Images of active tectonics from the northern Pamirs

Arrowsmith, J R., and Strecker, M. R., Seismotectonic range-front segmentation and mountain-belt growth in the Pamir-Alai region, Kyrgyzstan (India-Eurasia collision zone), Geological Society of America Bulletin, 111, 11, 1,665--1,683, 1999.

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Location in Asia on GTOPO30 1 km digital topography.

Topography and seismicity in the Alai region. The seismicity shows predominantly thrust and strike-slip events around the outer arc of the Main Pamir Thrust (major fault with teeth on hanging wall. Focal mechanisms are from the Harvard CMT catalog while the black dots are from the Council of the National Seismic System with events from 1963 to the present. Digital topography is the GTOPO30 1 km dataset.

Perspective views of Landsat TM draped on DEM, looking toward the southeast (above) and west (below) over the Trans Alai Mountains. The low relief surface is the Alai Valley which is separated from the Pamir Plateau (where the extensional basin of Lake Karakul is evident) by the Trans Alai Range at whose northern foot is the active Main Pamir thrust. Digital topography is the GTOPO30 1 km dataset. These images are from Sean McManus (McManus, 1998).
Sean McManus, Digital Elevation Model Analysis Applied to Active Tectonic Study in Central Asia, M.S. thesis, 86 pp., Arizona State University, December 1998.

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View upstream (south) in the Minjar River drainage showing a spectacular flight of fluvial terraces and the high topography of the Trans Alai Range, Kyrgyzstan. The highest portions of the range are composed of a thrust sheet of Paleozoic rocks over Cretaceous rocks (grey rocks in the center of the field of view), whihc are in turn thrust over Neogene conglomerates, evident in the right middle of the photograph. The terraces slope gently upstream. They are situated on the hanging wall of the major south dipping range bounding thrust fault (Main Pamir Thrust) and do not show any evidence of deformation indicating that the deformation is localized at the range front (4 km behind the viewer). The distance to the end of the terraces from the viewpoint is about 3 km. This is the original version of the cover photograph for the GSA Bulletin issue in which Arrowsmith and Strecker, 1999 appeared.

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Photo taken from the north side of the Alai Valley looking southeast at the Trans Alai Range and Peak Lenin (7134 m). The base of the range front is 3000 m elevation. The range is composed of a series of thrust sheets that place progressively older rocks over younger with Paleozoic rocks making up the higher portions of the range. Cretaceous rocks are in the middle portion, and Paleogene-Neogene are in the foothills, with the active thrust at the base of the range placing Tertiary to Pleistocene conglomerates over Holocene rocks. This is the original version of figure 5 in Arrowsmith and Strecker, 1999.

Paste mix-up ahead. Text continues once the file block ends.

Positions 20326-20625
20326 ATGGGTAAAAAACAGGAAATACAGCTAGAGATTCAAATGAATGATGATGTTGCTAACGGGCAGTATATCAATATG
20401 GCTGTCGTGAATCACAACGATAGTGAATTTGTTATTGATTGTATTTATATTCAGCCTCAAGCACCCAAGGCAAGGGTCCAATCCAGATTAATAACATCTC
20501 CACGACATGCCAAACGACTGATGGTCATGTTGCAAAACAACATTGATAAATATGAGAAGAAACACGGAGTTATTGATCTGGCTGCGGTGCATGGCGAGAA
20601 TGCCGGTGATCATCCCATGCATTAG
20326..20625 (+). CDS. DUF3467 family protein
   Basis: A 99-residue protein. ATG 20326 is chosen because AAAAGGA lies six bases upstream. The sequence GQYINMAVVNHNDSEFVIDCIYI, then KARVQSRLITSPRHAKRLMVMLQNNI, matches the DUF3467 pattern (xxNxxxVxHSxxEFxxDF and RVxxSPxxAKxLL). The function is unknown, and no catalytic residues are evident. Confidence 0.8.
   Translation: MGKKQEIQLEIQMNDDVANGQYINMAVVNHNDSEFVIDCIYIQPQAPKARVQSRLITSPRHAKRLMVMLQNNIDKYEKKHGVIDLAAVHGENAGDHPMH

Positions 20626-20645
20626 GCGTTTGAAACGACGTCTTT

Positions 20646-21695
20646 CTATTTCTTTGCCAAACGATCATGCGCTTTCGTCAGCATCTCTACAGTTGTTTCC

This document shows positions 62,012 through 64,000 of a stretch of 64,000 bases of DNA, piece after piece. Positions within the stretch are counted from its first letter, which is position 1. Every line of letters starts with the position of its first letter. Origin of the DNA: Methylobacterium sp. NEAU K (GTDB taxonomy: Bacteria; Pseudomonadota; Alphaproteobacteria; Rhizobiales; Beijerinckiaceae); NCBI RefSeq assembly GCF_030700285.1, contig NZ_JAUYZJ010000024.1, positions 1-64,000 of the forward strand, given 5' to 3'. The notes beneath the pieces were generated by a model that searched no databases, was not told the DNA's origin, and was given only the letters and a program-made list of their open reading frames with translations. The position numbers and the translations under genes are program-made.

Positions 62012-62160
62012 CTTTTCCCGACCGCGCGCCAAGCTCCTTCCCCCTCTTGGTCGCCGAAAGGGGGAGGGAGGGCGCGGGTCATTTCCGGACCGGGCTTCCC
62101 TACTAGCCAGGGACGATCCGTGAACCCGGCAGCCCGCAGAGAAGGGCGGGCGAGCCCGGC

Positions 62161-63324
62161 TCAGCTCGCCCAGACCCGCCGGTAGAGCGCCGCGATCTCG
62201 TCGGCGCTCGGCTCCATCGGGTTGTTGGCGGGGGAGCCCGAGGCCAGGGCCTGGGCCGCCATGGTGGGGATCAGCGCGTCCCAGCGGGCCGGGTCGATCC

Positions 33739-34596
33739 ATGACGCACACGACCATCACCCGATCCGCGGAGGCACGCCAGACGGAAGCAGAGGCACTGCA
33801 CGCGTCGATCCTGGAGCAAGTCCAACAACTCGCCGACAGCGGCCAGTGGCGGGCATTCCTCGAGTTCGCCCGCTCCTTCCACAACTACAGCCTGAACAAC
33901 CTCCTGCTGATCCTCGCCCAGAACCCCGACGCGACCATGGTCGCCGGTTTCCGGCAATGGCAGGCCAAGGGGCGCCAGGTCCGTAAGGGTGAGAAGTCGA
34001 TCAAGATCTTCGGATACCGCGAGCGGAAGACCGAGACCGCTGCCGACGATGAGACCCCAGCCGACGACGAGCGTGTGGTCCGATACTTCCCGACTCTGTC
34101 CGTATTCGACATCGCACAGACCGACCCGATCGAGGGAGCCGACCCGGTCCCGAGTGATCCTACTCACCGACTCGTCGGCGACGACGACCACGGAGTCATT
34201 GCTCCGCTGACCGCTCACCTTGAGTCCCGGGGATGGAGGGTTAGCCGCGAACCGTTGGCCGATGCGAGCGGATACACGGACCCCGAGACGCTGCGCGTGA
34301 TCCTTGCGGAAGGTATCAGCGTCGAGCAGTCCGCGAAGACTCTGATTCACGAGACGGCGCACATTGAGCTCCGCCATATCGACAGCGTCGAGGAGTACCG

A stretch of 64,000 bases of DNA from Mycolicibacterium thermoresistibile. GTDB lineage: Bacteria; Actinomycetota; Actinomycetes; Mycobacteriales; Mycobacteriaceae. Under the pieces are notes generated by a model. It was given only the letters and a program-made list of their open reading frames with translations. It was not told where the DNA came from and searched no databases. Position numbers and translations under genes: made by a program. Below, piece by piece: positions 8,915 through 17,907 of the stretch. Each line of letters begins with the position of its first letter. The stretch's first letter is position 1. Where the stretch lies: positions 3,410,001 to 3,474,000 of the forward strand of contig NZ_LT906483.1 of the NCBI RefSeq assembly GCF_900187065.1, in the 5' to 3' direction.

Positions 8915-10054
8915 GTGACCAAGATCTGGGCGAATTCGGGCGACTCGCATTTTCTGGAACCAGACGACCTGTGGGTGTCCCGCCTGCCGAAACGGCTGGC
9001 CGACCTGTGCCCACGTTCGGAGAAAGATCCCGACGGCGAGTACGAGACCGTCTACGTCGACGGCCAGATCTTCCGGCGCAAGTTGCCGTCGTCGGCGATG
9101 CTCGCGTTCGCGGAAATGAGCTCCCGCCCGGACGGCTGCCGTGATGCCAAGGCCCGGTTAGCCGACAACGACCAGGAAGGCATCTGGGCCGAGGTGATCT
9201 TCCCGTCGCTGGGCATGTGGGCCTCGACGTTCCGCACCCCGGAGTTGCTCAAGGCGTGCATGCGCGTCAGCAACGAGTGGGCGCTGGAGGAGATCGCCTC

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Minjar fault scarp and wedge of colluvial material overridden by thrust slip along the central section of the Main Pamir Thrust. Note also the break in slope coincident with the offset in the exposure. This view provides evidence for the most recent surface rupturing earthquake along the range front and indicates that it was sufficently large to offset the surface by about 1.5 m. View toward the west. Boy on left is 1.4 m tall. This is the original version of figure 13 in Arrowsmith and Strecker, 1999.

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View of Syrinadjar fault zone and scarp along the central section of the Main Pamir Thrust. This photograph was taken from the west side of the Syrindajar River looking toward the east-southeast, showing the fault scarp that has developed in an early to middle Holocene terrace surface and the river cut that exposed the fault zone. This 18 m high scarp is apparently less than about 6 ka, suggesting a slip rate along the 30 south dipping thrust fault of more than 6 mm/yr. Note the person for scale in the channel bottom and vehicle and tents in background at scarp base. This is the original version of figure 10A in Arrowsmith and Strecker, 1999.

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View south in the Tashkungey drainage just north of Peak Lenin (high mountain to left) and Peak Derzhinskey (to right). The valley shows two main moraine and inset terrace sequences. The red rocks in the middle elevations are mostly Paleogene sediments that were probably deposited in a broad shallow basin that was continuous between the Tadjik Basin to the west and the Tarim Basin to the east and has been completely closed in this area due to convergence of the Pamir northward to the Tien Shan. High snow-covered portions of the range are Cretaceous and older rocks in a series of north-vergent thrust sheets. The small light objects are approximatley 5 meter wide yurts (tents).

Pages maintained by Ramón Arrowsmith, Department of Geological Sciences, Arizona State University
Last modified 9 September, 2001